Why is getting a good night sleep so important?
A good night sleep is vital for maintaining good physical health. Body processes such as muscle growth, tissue repair and protein synthesis all occur while you sleep. It restores us physically and mentally, leaving us feeling refreshed and energised and enhancing our productivity.
According to the National Sleep Foundation, adults need between 7 and 9 hours of sleep a night but 1 in 6 people in the UK get by on less than 6 hours. Many people experience disruptions to their sleep such as snoring, waking up in the night, waking up too early or waking up feeling unrested and groggy in the morning.
Not only does sleep deprivation lead to tiredness, stress and low moods, but it has a physical impact and can contribute to obesity, diabetes, high blood pressure, poor immune function, increased inflammation and heart disease.
How could a sleep deficit contribute to obesity?
Lack of sleep affects levels of the hormones Leptin and Ghrelin, which regulate your appetite and satiety. In an optimally functioning brain, these two hormones are released on and off to regulate normal feelings of hunger. However, research has shown that sleep deprivation decreases Leptin, the hormone which suppresses appetite and increases Ghrelin, a hormone which stimulates appetite. This makes you more likely to consume additional calories in an attempt to ‘wake yourself up’, leading to overeating and weight gain.
What factors affect our sleep?
Sleepiness is regulated by the body’s circadian rhythm which causes most people to feel their sleepiest between the hours of midnight and 7am.
However, there are many factors that can disrupt our natural sleep cycle, including consumption of caffeine, nicotine and alcohol, or the overconsumption of food too close to bedtime. Sleep disorders like insomnia and sleep apnea can also play a role, as can hormonal imbalances causing hot flushes, psychological disorders.
Furthermore, depression, chronic pain, noise, harsh lighting or uncomfortable temperatures and work schedules that require overnight shifts can all disrupt your pattern and prevent you from getting a good night sleep.
How to get a good night’s sleep
There are a number of things you can do to try and increase your chance of getting a good night’s sleep.
- Decide what time you want to go to sleep and wake up each morning and stick to those times, even on weekends if you can, and if it’s convenient. Establishing a routine gets your body used to resting at a certain time and therefore increases your chance of sleeping more soundly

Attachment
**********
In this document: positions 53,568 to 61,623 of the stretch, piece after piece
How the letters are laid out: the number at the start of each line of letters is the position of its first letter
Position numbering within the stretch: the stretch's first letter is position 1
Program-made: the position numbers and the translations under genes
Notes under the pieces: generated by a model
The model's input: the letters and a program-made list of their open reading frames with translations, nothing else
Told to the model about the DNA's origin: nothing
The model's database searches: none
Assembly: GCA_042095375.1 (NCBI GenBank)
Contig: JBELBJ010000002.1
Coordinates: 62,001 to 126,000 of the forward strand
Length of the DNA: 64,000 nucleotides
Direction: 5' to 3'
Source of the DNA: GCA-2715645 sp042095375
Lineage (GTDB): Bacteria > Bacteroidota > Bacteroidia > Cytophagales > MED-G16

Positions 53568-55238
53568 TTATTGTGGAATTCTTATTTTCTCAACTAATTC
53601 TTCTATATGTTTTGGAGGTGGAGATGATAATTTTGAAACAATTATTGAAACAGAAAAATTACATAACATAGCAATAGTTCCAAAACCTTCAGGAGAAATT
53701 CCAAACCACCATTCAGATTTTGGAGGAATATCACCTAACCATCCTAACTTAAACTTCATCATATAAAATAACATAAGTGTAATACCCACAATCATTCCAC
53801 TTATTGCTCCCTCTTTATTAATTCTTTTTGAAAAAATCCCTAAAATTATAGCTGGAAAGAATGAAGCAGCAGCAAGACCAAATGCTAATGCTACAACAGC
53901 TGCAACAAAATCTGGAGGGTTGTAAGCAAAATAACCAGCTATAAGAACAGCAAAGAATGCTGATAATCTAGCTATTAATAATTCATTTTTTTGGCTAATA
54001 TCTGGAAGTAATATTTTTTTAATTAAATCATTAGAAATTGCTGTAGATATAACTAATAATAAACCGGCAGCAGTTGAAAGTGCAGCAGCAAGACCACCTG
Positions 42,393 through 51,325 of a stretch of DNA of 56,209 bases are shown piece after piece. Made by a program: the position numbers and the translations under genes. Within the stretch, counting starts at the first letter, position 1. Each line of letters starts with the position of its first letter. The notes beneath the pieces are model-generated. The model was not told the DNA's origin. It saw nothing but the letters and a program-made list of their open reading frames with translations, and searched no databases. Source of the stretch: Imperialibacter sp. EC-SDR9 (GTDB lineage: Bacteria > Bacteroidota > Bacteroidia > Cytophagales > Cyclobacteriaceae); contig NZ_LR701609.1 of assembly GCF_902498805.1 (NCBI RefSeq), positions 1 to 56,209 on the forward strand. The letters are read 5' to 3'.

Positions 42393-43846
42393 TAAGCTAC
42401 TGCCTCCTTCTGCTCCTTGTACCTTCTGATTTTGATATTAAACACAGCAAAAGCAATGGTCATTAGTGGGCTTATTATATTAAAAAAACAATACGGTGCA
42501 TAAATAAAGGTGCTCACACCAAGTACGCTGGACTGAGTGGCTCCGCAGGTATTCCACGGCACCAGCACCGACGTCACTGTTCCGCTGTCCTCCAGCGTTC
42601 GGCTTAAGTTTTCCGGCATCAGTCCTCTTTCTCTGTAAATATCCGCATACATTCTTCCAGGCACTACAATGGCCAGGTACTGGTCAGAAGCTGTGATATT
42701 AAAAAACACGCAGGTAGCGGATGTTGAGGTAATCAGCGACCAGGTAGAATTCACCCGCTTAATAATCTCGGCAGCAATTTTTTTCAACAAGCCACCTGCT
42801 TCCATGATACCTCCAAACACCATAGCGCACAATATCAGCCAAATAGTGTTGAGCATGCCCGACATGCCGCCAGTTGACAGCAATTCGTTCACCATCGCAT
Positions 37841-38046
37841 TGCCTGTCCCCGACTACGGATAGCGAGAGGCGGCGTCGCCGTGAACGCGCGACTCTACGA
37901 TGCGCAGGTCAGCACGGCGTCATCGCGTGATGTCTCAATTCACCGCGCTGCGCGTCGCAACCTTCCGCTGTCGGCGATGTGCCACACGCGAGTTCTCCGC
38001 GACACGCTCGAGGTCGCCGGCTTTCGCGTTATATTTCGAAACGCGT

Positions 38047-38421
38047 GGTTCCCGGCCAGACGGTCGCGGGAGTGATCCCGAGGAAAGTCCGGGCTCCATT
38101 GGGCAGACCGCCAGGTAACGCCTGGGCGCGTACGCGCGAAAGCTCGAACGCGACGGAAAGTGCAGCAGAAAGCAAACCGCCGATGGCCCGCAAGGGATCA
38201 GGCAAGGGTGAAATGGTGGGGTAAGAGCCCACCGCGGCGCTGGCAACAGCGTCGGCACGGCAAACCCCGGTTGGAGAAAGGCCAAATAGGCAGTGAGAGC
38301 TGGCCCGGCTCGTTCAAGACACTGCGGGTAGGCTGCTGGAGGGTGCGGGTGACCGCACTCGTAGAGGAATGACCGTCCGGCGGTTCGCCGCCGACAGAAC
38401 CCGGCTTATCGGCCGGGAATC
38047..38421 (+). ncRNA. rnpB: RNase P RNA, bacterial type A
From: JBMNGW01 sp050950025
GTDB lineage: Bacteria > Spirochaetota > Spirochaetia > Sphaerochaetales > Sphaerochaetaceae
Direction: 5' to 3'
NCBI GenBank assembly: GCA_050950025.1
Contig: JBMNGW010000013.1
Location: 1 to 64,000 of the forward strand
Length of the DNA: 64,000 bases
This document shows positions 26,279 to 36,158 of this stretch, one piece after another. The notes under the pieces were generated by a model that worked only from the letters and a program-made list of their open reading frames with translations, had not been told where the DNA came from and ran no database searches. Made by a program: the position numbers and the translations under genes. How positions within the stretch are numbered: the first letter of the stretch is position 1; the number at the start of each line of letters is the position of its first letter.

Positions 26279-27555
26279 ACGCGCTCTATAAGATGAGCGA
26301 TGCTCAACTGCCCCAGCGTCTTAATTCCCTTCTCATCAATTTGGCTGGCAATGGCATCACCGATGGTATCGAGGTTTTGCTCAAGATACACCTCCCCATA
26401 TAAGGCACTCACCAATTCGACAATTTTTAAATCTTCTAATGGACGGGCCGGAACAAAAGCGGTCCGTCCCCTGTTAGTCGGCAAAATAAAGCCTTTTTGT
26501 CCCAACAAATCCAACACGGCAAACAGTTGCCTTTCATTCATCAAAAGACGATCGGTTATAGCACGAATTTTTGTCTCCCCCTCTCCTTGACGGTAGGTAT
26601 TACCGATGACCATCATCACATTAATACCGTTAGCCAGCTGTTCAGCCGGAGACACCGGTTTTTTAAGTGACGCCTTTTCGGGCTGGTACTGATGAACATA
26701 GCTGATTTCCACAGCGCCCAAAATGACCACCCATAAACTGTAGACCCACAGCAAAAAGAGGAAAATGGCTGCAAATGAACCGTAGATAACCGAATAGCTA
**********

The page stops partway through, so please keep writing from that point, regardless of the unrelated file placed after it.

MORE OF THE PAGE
- Avoid napping if you can, especially 3-4 hours before your bedtime. If you feel tired when you get in from work, refrain from sleeping and instead have dinner and go to bed at an earlier time than usual
- Avoid caffeine, alcohol and heavy foods 2-3 hours before bedtime, as these are all things that your body has to work hard to digest, meaning it won’t be resting at nighttime
- Avoid drinking lots of fluids too close to bedtime to reduce the need to make trips to the bathroom during the night
Change Your Sleep Environment
- Use comfortable bedding, with a duvet weight that’s appropriate for the season so that you’re not too hot or too cold
- Ensure your bedroom is a comfortable temperature. Most people sleep best in a fairly cool room
- Block out all sources of noise and light. Consider wearing an eye mask, getting blackout blinds or wearing ear plugs
- Limit television and laptop screens to another room, as the bright light emitted from these is known to disrupt sleep patterns
- Refrain from using your phone, tablet or laptop for at least 1 hour before bedtime
- Practice relaxation techniques such as meditation or yoga 30 minutes before bed
- If you enjoy it, spend some time reading before bed. It’s thought to cut stress levels in half in about 6 minutes, helping you to drift off more easily
- A hot bath or shower 60 minutes before bed can help your muscles to relax and make you feel more sleepy.